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Grading Assignments

Grading can be one of the most challenging aspects of a faculty member’s job, particularly because there is no precise methodology for determining what constitutes effective grading.

Barbara Gross writes, “There are no hard-and-fast rules about the best ways to grade. In fact, how you grade depends a great deal on your values, assumptions, and educational philosophy: if you view introductory courses as ‘weeder’ classes – to separate out students who lack potential for future success in the field – you are likely to take a different grading approach than someone who views introductory courses as teaching important skills that all students need to master” (1993, p. 282).

However, there are several general strategies for ensuring effective grading. First, acquaint yourself with the department or dean’s standards. While you do not want to alter completely your previous approach to grading, you do need to be aware of the expectations of the school and its students. After doing this research, align your coursework with these standards and create operational and succinct rubrics. Rubrics are explicit directions that precisely describe the instructor’s expectations of the students for a particular assignment.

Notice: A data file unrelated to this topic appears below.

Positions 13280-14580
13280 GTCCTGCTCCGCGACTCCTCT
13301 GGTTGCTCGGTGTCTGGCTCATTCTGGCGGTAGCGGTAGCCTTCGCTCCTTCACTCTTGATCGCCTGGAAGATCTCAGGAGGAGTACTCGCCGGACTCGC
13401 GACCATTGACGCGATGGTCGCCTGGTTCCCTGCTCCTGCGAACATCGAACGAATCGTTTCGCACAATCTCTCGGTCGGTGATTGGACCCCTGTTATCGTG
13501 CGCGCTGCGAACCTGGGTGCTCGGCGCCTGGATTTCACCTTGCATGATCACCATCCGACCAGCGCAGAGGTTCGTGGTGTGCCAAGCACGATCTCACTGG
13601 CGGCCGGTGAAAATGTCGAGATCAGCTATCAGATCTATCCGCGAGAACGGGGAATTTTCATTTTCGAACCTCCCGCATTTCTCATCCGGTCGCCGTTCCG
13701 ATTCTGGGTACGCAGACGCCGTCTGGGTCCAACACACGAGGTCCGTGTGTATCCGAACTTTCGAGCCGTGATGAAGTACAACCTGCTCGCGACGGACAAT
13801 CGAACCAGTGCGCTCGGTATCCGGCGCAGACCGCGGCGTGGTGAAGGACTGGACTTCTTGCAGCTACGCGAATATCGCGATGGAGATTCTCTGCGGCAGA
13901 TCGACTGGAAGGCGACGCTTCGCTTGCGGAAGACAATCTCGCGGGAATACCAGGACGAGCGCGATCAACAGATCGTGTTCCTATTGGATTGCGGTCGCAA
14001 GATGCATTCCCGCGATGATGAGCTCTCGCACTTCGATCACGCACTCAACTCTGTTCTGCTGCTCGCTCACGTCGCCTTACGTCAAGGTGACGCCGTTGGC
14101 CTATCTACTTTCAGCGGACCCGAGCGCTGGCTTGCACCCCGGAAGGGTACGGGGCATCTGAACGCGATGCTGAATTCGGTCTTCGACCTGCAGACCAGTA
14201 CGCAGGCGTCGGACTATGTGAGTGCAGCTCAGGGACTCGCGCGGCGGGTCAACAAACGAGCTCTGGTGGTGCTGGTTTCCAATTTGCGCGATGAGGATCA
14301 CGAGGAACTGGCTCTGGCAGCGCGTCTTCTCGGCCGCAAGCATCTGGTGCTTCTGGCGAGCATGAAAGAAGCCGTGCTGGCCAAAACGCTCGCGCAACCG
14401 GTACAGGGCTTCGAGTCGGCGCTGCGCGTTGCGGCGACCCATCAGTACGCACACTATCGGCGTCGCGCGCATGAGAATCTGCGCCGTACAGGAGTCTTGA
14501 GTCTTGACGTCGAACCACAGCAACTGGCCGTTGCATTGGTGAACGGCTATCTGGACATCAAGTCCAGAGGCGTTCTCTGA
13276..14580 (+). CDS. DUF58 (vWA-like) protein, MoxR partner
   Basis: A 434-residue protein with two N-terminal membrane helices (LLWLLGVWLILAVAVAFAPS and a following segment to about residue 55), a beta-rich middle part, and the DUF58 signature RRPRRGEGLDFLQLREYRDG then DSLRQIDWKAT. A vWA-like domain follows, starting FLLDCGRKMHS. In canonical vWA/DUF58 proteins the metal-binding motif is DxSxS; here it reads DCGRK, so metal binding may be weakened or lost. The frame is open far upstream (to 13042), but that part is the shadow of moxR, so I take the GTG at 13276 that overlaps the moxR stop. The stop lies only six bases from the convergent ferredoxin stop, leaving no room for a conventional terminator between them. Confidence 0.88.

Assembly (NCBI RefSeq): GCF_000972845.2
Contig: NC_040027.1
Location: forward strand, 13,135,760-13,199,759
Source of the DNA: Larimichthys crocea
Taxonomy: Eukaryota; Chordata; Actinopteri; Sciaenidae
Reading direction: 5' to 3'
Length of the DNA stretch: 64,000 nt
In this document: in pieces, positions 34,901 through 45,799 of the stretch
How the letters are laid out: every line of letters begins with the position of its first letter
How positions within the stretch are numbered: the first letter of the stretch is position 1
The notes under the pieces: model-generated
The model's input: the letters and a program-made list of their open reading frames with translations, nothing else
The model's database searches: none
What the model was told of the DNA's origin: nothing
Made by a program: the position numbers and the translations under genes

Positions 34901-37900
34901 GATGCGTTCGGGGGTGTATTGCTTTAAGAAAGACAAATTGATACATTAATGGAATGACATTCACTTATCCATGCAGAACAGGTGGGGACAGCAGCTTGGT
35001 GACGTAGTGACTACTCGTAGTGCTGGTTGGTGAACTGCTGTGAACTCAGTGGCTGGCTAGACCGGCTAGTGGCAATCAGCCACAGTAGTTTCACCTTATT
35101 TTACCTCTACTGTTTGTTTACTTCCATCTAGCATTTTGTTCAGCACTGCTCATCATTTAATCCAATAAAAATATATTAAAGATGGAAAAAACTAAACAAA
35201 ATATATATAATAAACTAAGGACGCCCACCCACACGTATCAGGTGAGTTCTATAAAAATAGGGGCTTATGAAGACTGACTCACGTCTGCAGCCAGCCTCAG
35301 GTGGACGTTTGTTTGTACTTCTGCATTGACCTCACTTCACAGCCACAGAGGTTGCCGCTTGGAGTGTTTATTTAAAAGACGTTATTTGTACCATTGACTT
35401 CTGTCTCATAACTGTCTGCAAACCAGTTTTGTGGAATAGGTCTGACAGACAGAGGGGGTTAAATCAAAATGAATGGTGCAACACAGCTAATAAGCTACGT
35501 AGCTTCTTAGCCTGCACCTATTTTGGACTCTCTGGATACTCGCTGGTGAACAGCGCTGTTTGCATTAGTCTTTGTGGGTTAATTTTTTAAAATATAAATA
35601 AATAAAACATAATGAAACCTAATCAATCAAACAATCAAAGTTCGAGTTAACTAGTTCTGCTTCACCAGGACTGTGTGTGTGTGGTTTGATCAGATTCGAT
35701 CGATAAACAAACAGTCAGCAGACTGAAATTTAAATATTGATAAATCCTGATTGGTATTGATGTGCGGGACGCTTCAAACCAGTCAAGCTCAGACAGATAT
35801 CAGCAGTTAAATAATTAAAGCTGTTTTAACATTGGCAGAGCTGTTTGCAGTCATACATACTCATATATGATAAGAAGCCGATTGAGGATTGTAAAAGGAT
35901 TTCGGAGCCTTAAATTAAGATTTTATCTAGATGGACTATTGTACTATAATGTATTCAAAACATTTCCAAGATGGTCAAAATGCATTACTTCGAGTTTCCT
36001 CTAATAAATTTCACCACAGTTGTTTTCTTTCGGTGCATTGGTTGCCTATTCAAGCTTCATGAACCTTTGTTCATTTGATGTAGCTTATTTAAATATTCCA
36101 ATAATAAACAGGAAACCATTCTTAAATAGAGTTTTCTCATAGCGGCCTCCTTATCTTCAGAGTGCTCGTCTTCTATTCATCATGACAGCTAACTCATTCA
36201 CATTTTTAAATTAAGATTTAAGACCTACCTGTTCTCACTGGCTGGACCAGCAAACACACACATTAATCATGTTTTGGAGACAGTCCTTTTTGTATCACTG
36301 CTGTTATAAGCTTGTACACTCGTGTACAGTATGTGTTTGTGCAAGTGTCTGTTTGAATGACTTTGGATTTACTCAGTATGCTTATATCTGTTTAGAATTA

In your rubrics, identify:

  Criteria: the as the aspects of performance (e.g., argument, evidence, clarity) that will be assessed
  Descriptors: the characteristics associated with each dimension (e.g., argument is demonstrable and original, evidence is diverse and compelling)
  Performance levels: a rating scale that identifies students’ level of mastery within each criterion
Rubrics can be used to provide feedback to students on diverse types of assignments, from papers, projects, and oral presentations to artistic performances and group projects. (Carnegie Mellon, 2015)

Depending on your department’s preference, you may assign point or letter grades to the categories of the rubrics.

Below are some sample rubrics.

Sample 1: Presentation Rubric
Sample 2: Paper Rubric

________________________________________________________________________________________________________ RESOURCES

Carnegie Mellon. 2015. Whys and hows of assessment. Retrieved from
Gross, B. (1993). Tools for Teaching. San Francisco: Jossey Bass